If the car had been reported stolen that would probably establish good cause for pulling him out of the vehicle.

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They started off concerned with his safety, then they were concerned for their own safety.

Hell, I would have just knocked on the window or given him a nudge to see if he was alright. But I’m a Montrealer unaccustomed to people potentially blowing my face off for disturbing their sleep.

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A perfect example of how policing requires quality over quantity. I don’t even have words for this.

Also, why the fuck does El Segundo have a SWAT team. It’s a sleepy borough of west LA, tucked in behind the airport. They have a lovely little classic car museum that I used to go to a lot. Population 16,000

They shouldn’t even have a police department. This keeps coming up in threads lately, but these small neighbourhoods, boroughs, and towns in America that all have their own police departments and their own SWAT teams is so nonsensical. Every inch of America is over-policed to an insane degree.

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Seriously?

I know catalytic converter thefts are on the rise, but owning a sabre saw is not grounds for arresting someone. Sure sounds like they are trying to justify their bullshit after the fact.

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“That’s some good police work, Lou.”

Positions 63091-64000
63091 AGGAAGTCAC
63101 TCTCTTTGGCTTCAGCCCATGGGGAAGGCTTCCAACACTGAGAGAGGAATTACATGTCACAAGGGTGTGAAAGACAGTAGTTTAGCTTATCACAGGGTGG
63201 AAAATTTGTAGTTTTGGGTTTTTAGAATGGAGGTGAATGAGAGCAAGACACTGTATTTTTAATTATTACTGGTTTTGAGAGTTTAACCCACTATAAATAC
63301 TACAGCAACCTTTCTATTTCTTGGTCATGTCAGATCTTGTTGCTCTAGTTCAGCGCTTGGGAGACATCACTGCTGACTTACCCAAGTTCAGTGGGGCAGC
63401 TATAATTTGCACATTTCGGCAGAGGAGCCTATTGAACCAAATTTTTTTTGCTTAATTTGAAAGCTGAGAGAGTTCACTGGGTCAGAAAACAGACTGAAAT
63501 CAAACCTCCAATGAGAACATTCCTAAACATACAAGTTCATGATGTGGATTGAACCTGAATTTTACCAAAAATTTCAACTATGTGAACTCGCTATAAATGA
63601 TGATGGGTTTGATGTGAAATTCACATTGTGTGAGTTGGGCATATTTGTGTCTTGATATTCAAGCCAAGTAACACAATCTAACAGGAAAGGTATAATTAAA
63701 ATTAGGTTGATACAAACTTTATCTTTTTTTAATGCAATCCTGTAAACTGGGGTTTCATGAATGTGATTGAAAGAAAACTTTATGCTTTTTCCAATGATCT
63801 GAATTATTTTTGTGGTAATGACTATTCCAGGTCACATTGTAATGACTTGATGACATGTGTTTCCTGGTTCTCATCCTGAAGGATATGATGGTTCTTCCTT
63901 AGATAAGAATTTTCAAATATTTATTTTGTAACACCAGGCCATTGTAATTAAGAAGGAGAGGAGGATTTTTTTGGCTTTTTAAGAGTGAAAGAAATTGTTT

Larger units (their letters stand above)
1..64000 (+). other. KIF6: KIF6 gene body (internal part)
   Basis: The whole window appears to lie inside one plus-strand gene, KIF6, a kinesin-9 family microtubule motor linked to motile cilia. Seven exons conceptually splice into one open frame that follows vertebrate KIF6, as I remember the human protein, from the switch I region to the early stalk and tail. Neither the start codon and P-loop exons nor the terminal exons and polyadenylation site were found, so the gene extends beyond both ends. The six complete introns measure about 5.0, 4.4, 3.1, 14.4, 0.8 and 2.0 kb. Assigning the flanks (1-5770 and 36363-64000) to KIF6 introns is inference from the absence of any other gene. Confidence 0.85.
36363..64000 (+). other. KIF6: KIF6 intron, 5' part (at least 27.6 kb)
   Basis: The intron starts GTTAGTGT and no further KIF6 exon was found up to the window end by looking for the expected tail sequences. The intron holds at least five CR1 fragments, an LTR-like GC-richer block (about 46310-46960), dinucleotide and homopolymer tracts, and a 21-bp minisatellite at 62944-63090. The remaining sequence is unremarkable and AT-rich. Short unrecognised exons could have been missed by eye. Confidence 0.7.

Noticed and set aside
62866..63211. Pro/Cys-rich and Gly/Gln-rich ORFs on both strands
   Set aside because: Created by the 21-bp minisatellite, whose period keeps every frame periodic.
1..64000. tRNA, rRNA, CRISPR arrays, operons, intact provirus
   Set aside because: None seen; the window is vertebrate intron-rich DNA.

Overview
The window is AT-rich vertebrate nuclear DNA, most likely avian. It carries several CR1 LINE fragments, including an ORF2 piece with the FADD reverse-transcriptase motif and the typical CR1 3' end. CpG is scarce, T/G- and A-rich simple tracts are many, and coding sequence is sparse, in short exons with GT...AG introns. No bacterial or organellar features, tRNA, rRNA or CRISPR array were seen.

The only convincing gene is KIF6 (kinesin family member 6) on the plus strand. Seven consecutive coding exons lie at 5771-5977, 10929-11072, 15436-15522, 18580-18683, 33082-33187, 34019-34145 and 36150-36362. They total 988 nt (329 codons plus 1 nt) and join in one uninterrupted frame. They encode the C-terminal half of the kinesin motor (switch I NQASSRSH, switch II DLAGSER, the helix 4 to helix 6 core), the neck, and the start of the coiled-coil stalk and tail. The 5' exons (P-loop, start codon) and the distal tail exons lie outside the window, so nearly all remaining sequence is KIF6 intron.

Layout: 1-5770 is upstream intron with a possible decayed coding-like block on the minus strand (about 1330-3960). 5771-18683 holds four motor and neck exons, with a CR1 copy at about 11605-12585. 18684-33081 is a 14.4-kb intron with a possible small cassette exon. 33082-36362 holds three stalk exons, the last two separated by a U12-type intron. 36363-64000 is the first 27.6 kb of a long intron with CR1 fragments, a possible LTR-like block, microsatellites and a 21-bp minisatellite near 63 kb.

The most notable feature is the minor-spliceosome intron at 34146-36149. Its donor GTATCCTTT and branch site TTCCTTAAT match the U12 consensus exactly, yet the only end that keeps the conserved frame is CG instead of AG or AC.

Yeah, especially when there were “numerous” power tools. Which signals to me a guy who works in construction for a living. Or a care stolen full of tools.

I am betting a drill handle or something was poking out and mistaken for a handgun.

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One of the only cop shows I can think of that wasn’t straight-up propaganda for a police/surveillance state was the one about a Sheriff who didn’t carry a gun and who solved most of the problems in his community by talking them out.

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“Sure sounds like they are trying to justify their bullshit after the fact.”

Bingo!

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I dunno, it perpetuated the stereotype of cops being wise, benevolent authority figures.

Dukes of Hazard had it a more accurate portrayal of cops being corrupt and bumbling.

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I saw it as an aspirational depiction of what a cop should be. It certainly wasn’t apologist bullshit for a carceral state where police departments are provided with bloated budgets and military-style hardware.

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Add that to the List of Things That Would Shock and Alarm Me If I Found Out In the '80s They Were True In the 21st Century.

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Fair point, but there were plenty of small town cops beating people with night sticks and pistol whipping with a revolver, and having free apple pie the next day at the cafe for keeping the “riff raff” out of town. Way more cops were like that than like Andy.

IMO - it is all copaganda. It was a romanticized look at policing then, and a nostalgic romantic portrayal now.

But it certainly is quaint compared to the cop shows on TV right now. :confused:

YMMV.